Cracking the Code
Professor Ignatios Vakalis and College of Engineering Dean Amy Fleischer discuss diversity issues.
Ignatios Vakalis, who helped increase the number of females pursuing computer science degrees at Cal Poly by 300 percent over the past decade, will be honored Nov. 2 with a national diversity award.
The Claire L. Felbinger Award for Diversity and Inclusion is presented yearly by the Accreditation Board for Engineering and Technology (ABET), based in Baltimore. Vakalis, a computer science professor at Cal Poly, was honored largely for his work recruiting, supporting, empowering, and educating young women to a field that has been disproportionately represented by men.
While women represent 57 percent of undergraduates nationally, according to the U.S. Department of Education, they only comprise 17 percent of computer science students. The problem, Vakalis said, begins in high school, when girls are made to believe the field is heavy on programming and dominated by males who work in isolation.
“They are not being empowered or shown that computer science is engaging,” he said. “It’s creative. It’s socially relevant. It’s collaborative. It’s technical. And software is a key component to almost every major innovation.”
Vakalis began his diversity work as a professor of mathematics and computer science at Capital University in Ohio, where he worked to recruit women into mathematics beginning in the 90s. In addition, he co-organized and chaired three International Conferences on the Teaching of Mathematics, bringing together an almost equal number of male and female mathematics faculty from more than 40 counties.
Vakalis joined Cal Poly in 2006 and served as the chair of the department for 10 years. By 2008, Vakalis -- with the support of his department colleagues -- had developed a multi-year strategic plan to draw more women to the computer science program at Cal Poly. At the time, females accounted for roughly 9 percent of the students in computer science and software engineering. By 2017, the number had increased to just under 30 percent.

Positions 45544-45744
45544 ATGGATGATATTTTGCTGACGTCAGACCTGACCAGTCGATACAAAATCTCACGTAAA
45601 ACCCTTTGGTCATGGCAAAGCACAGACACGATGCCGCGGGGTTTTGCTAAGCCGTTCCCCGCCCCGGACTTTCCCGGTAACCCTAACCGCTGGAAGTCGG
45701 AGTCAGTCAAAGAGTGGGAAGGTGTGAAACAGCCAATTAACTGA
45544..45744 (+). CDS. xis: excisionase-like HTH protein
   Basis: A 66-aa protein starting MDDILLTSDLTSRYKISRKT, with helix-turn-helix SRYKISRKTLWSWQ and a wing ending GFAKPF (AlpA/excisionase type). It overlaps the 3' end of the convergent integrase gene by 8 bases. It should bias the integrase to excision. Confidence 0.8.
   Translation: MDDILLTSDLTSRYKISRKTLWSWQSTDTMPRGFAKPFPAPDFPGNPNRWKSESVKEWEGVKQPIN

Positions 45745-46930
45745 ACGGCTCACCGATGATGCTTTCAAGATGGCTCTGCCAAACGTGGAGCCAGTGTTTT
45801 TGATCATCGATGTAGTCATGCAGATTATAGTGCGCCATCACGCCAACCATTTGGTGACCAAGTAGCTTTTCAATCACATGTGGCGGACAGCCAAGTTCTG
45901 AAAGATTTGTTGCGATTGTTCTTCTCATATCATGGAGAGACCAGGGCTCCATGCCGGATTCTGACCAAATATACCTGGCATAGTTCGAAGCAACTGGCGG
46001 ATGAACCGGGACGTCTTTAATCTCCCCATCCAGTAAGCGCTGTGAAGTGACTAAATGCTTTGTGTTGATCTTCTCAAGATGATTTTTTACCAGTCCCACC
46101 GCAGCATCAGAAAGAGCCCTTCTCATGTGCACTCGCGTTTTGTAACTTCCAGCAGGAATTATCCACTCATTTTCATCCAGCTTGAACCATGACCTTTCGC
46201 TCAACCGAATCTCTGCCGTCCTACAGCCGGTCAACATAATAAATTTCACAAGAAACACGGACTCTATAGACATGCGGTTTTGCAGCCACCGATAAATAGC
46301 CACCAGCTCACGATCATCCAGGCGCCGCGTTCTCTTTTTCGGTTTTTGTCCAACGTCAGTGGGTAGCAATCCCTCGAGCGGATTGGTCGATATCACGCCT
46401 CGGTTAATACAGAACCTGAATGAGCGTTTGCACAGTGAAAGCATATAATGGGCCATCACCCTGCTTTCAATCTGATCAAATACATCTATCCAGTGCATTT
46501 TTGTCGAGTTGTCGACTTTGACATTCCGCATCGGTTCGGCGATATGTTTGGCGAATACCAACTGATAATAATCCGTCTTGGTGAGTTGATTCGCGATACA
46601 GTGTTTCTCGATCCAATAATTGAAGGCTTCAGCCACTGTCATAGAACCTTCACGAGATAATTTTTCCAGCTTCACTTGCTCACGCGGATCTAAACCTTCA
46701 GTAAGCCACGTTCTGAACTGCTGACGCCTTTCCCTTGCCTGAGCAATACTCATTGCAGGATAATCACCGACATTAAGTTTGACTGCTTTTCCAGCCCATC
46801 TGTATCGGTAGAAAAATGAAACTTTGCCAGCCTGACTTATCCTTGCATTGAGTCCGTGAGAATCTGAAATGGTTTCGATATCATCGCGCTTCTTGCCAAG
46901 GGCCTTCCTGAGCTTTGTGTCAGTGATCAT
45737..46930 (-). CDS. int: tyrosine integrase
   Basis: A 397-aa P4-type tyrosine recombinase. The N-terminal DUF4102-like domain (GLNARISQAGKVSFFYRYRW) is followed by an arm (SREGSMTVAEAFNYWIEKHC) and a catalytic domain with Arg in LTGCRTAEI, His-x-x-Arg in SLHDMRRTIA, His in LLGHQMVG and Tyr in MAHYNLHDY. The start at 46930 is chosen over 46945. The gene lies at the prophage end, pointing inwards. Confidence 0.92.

“What they understood is that it’s a multi-pronged approach,” said Amy Fleischer, dean of the College of Engineering. “It’s not one thing that’s going to solve the problem, but it’s a lot of things.”
The strategic plan featured several components, including the establishment of a project-based introductory course that would appeal to all prospective students by infusing popular elements, such as art, music, mobile app development, security and robotics. Meanwhile, a multi-faceted mentoring program was established – both peer-to-peer mentoring and also with members of the department’s Industry Advisory Board that Vakalis established. In addition, recruiting efforts included mentoring and sending female computer science students to high schools to offer testimonials that would generate enthusiasm among female high school students. Vakalis has also raised significant funds each year so that more women from the Computer Science- Software Engineering department at Cal Poly could attend the annual Grace Hopper Celebration conference, the world’s largest gathering of women technologists, which provides inspiration and networking.
Vakalis said encouraging more women in the field is important for two reasons: “There’s a business case, and there’s a humanitarian case,” he said.
Research shows that companies that are more gender-balanced perform better financially, he said, stay under budget more and demonstrate improved employee performance. From a social justice viewpoint, he said, “It’s the right thing to do. The social justice case reflects civil rights and feminism, backed by decades of social progress and research.”
Zoe Wood, another computer science professor – and one of Vakalis’s allies in diversity initiatives – was recently honored with the 2018 Faculty Innovation and Leadership Award, which considered her diversity efforts.
Part of the challenge with recruiting women to the field, Vakalis and Fleischer said, is the Hollywood portrayal of computer scientists as males.
“I think it’s starting to change,” Fleischer said.
Recruiting more females to the field is a marketing effort, she added, pointing out the positive aspects of the field.
“If you can show the difference you can make in the world – that engineering is not sitting in a cubicle by yourself, but it’s working in teams and impacting the human experience, that works,” Fleischer said.
Vakalis, whose office features a poster of Lady Gaga –another champion of diversity -- said the field offers a bright future for women, starting with a favorable work outlook.
“The department has 100-percent employment placement after the students graduate,” said Vakalis, who has also brought many female Silicon Valley computer scientists to campus for professional talks. “And the highest paid jobs are the female computer scientists.”
The diversity efforts have made Cal Poly a model for other colleges and universities, said Chris Lupo, the current department chair, who nominated Vakalis for the distinction. “His vision, passion, mentoring and incredible support of women in computing has truly transformed the department to a national leader in this area,” Lupo wrote in his nomination.